what about the users re: NAT444 or ?

Lyle Giese lyle at lcrcomputer.net
Thu Sep 8 18:38:43 CDT 2011


And these 'perceived' routing issues won't be noticed nor are they 
important to CDN's?

I know what my job is, but that may not matter to the CDN's.  Reading 
this thread, I wanted to mention another problem that I feel has an 
effect on this issue.

Lyle

On 09/08/11 11:22, Joel jaeggli wrote:
> On 9/8/11 08:49 , Lyle Giese wrote:
>> Can we really push an IPv6 agenda for CDN's when IPv6 routing at high
>> backend levels is still not complete?  I certainly don't have the
>> 'clout' to push that, but full routing between Cogent and HE needs to be
>> fixed.
>
> It's your job to run your network such that you have connectivity to the
> destinations your customers want to reach not Cogent's or HE's...
>
>> Lyle Giese
>> LCR Computer Services, Inc.
>>
>> On 09/08/11 10:04, Christian de Larrinaga wrote:
>>> I wonder if the discussion as useful as it is isn't forgetting that
>>> the edge of Internet has a stake in getting this right too! This is
>>> not just an ISP problem but one where content providers and services
>>> that is the users need to get from here to there in good order.
>>>
>>> So
>>>
>>> What can users do to encourage ISPs to deploy v6 to them?
>>> What can users do to ease the pain in reaching IPv4 only sites once
>>> they are on IPv6 tails?
>>>
>>> Is there not a bit of CPE needed here? What should the CPE do? and not
>>> do? should it deprecate NAT/PAT when it receives 1918 allocation from
>>> a CGN?
>>> and less technically but relevant I think is to ask about cost? who pays?
>>>
>>>
>>> Christian
>>>
>>> On 8 Sep 2011, at 15:02, Cameron Byrne wrote:
>>>
>>>> On Sep 8, 2011 1:47 AM, "Leigh Porter"<leigh.porter at ukbroadband.com>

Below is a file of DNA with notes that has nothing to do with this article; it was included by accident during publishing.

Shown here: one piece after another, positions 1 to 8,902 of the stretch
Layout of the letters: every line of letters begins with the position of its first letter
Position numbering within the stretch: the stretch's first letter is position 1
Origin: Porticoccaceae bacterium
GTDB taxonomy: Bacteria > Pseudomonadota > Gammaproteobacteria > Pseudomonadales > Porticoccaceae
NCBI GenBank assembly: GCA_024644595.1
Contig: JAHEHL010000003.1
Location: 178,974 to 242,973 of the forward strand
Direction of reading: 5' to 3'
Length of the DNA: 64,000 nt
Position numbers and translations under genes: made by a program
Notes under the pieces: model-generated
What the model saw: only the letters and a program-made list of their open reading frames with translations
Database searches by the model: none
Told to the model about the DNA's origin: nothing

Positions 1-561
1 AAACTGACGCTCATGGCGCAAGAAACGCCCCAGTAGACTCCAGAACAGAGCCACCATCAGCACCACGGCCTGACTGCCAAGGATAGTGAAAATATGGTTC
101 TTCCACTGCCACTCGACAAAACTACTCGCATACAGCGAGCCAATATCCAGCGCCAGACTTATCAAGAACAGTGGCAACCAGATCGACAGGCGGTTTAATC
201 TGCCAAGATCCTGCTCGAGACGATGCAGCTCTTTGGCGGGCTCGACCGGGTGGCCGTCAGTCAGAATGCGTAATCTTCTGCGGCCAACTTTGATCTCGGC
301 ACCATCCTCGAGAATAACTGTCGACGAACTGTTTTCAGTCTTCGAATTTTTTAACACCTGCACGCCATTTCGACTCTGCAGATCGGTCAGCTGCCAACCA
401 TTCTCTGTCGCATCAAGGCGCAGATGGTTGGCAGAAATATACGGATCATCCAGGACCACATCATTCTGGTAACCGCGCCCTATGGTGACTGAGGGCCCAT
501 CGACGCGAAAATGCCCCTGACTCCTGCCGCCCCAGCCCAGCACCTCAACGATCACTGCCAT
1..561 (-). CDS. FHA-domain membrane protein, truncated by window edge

>>>> wrote:
>>>>>
>>>>>
>>>>>
>>>>>> -----Original Message-----
>>>>>> From: Owen DeLong [mailto:owen at delong.com]
>>>>>> Sent: 08 September 2011 01:22
>>>>>> To: Leigh Porter
>>>>>> Cc: Seth Mos; NANOG
>>>>>> Subject: Re: NAT444 or ?
>>>>>>
>>>>>>> Considering that offices, schools etc regularly have far more than 10
>>>>>> users per IP, I think this limit is a little low. I've happily had
>>>>>> around 300 per public IP address on a large WiFi network, granted
>>>>>> these
>>>>>> are all different kinds of users, it is just something that
>>>>>> operational
>>>>>> experience will have to demonstrate.
>>>>>>>
>>>>>> Yes, but, you are counting individual users whereas at the NAT444
>>>>>> level, what's really being counted is end-customer sites not
>>>>>> individual
>>>>>> users, so the term
>>>>>> "users" is a bit misleading in the context. A given end-customer site
>>>>>> may be from 1 to 50 or more individual users.
>>>>>
>>>>> Indeed, my users are using LTE dongles mostly so I expect they will be
>>>> single users. At the moment on the WiMAX network I see around 35
>>>> sessions
>>>> from a WiMAX modem on average rising to about 50 at peak times. These
>>>> are a
>>>> combination of individual users and "home modems".
>>>>>
>>>>> We had some older modems that had integrated NAT that was broken and
>>>> locked up the modem at 200 sessions. Then some old base station software
>>>> died at about 10K sessions. So we monitor these things now..
>>>>>
>>>>>
>>>>>>
>>>>>>> I would love to avoid NAT444, I do not see a viable way around it at
>>>>>> the moment. Unless the Department of Work and Pensions release
>>>>>> their /8
>>>>>> that is ;-)
>>>>>>>
>>>>>>
>>>>>> The best mitigation really is to get IPv6 deployed as rapidly and
>>>>>> widely as possible. The more stuff can go native IPv6, the less
>>>>>> depends
>>>>>> on fragile NAT444.
>>>>>
>>>>> Absolutely. Even things like google maps, if that can be dumped on v6,
>>>> it'll save a load of sessions from people. The sooner services such as
>>>> Microsoft Update turn on v6 the better as well. I would also like the
>>>> CDNs
>>>> to be able to deliver content in v6 (even if the main page is v4) which
>>>> again will reduce the traffic that has to traverse any NAT.
>>>>>
>>>>> Soon, I think content providers (and providers of other services on the
>>>> 'net) will roll v6 because of the performance increase as v6 will not
>>>> have
>>>> to traverse all this NAT and be subject to session limits, timeouts and
>>>> such.
>>>>>
>>>>
>>>> What do you mean by performance increase? If performance equals
>>>> latency, v4
>>>> will win for a long while still. Cgn does not add measurable latency.
>>>>
>>>> Cb
>>>>> --
>>>>> Leigh
>>>>>
>>>>>
>>>>> ______________________________________________________________________
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>>>>>
>>>
>>>
>>
>>
>





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